It was during the first few years of fundraising and promotion that we began to feel a change in the community. We noticed that at our events people weren’t just coming along to buy or sell things; they were coming to see other people. When we put out tables and chairs they were always full of people chatting away over a coffee or light meal. We realised that people had missed this type of contact and the more we provided opportunities for it, the more successful our events became. We also came to appreciate that meeting this need in our community was making the project much more satisfying for us.
The revitalisation of community spirit in Swanson was raising issues far beyond the scope of the Railway Station project, so in 1997 we called a public meeting to invite the Swanson community to take control of its future. From this meeting the Swanson Residents and Ratepayers Association was born and has been hugely successful. Many people were keen to be part of the process of defining and developing Swanson. Over the next few years the community worked with Council and landscape designers to develop a concept plan for Swanson called Swanson Beyond 2000. This plan is being implemented over 5-10 years, and addresses issues such as traffic management, residential development, environmental concerns, protection of heritage buildings and sites, recreational opportunities and aesthetics.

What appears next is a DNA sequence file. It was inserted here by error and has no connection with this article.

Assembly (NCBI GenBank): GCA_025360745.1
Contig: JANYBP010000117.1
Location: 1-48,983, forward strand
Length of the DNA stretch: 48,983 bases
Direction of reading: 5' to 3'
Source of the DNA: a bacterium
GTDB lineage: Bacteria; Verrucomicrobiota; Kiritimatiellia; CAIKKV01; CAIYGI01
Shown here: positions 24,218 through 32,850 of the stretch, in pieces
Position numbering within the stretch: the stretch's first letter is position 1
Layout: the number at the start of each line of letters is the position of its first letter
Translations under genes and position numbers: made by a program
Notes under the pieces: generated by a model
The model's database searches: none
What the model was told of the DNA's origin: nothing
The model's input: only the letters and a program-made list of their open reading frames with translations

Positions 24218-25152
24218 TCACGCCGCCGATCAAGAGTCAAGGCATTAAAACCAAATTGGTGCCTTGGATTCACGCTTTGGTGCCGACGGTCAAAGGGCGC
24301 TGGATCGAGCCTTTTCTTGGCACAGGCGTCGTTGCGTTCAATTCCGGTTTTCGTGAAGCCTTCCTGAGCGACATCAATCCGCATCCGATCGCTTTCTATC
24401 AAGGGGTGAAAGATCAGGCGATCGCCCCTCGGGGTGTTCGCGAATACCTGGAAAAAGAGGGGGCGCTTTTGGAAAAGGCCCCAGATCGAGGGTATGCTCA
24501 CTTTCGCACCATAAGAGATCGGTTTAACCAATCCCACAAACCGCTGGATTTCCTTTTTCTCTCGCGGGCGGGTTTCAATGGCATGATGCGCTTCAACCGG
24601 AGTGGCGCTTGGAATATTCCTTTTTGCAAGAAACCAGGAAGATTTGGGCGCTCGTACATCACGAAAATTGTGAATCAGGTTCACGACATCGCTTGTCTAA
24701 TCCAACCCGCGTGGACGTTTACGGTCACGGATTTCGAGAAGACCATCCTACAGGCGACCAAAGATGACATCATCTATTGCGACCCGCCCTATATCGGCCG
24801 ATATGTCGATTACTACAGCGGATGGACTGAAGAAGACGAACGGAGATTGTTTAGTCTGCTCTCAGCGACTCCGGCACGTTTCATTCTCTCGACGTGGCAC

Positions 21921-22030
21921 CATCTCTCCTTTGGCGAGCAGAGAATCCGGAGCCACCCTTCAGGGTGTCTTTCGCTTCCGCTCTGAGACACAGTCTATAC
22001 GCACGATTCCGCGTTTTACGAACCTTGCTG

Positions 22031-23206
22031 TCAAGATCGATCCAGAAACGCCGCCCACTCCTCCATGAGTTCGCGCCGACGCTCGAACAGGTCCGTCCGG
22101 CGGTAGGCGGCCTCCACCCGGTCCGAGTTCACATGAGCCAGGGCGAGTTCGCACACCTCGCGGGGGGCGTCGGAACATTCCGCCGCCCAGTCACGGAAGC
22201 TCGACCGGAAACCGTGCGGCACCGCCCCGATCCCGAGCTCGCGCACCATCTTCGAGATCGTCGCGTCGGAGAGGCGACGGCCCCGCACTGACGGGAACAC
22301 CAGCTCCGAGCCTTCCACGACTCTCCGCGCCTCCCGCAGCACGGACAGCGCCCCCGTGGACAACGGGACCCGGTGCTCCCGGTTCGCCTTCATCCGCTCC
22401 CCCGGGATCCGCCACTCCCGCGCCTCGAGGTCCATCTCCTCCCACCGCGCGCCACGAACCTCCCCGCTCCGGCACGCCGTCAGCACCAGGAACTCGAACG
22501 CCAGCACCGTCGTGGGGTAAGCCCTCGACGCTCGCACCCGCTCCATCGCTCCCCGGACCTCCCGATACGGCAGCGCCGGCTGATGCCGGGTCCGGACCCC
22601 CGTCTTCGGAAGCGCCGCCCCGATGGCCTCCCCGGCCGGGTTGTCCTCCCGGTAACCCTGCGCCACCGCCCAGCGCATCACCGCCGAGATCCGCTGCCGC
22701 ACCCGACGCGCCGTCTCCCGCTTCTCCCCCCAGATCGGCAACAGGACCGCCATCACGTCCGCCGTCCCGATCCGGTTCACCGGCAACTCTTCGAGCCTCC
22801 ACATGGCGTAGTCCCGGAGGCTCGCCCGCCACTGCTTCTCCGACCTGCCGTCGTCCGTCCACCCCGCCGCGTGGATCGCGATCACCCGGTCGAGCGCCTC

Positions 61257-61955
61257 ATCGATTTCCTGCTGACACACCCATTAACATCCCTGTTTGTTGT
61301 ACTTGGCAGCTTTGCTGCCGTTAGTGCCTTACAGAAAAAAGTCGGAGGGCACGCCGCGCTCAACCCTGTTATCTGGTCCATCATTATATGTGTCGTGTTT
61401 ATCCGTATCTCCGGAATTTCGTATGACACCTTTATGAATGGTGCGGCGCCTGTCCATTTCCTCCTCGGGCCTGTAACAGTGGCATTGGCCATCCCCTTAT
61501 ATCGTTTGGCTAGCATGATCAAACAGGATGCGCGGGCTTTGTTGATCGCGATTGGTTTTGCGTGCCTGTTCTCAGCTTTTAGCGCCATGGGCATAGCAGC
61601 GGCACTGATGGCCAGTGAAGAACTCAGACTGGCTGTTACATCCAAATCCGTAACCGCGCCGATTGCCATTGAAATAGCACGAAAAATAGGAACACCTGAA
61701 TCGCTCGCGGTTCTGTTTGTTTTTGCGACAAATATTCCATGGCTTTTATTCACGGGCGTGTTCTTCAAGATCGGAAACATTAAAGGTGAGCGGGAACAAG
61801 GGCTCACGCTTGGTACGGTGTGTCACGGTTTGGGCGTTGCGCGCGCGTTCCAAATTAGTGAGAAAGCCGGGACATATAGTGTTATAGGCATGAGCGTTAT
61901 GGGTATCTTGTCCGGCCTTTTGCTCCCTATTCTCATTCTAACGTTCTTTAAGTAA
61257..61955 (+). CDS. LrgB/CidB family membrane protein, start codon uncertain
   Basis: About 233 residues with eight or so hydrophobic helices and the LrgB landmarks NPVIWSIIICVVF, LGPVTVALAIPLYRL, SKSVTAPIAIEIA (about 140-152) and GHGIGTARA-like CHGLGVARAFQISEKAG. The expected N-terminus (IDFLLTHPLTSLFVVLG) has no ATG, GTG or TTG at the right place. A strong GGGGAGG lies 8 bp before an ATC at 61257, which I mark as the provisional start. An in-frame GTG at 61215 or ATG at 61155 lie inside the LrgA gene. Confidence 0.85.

The Swanson Railway Station project became integrated into this overall plan. Our original $30,000 vision evolved into an $600,000 development of the site which includes the Swanson Station Park, and a Park and Ride Carpark. This occurred because although we kept our original vision in sight, we remained flexible enough to see the bigger picture as it emerged, we had the courage to reach for it, and we were committed enough to carry it through.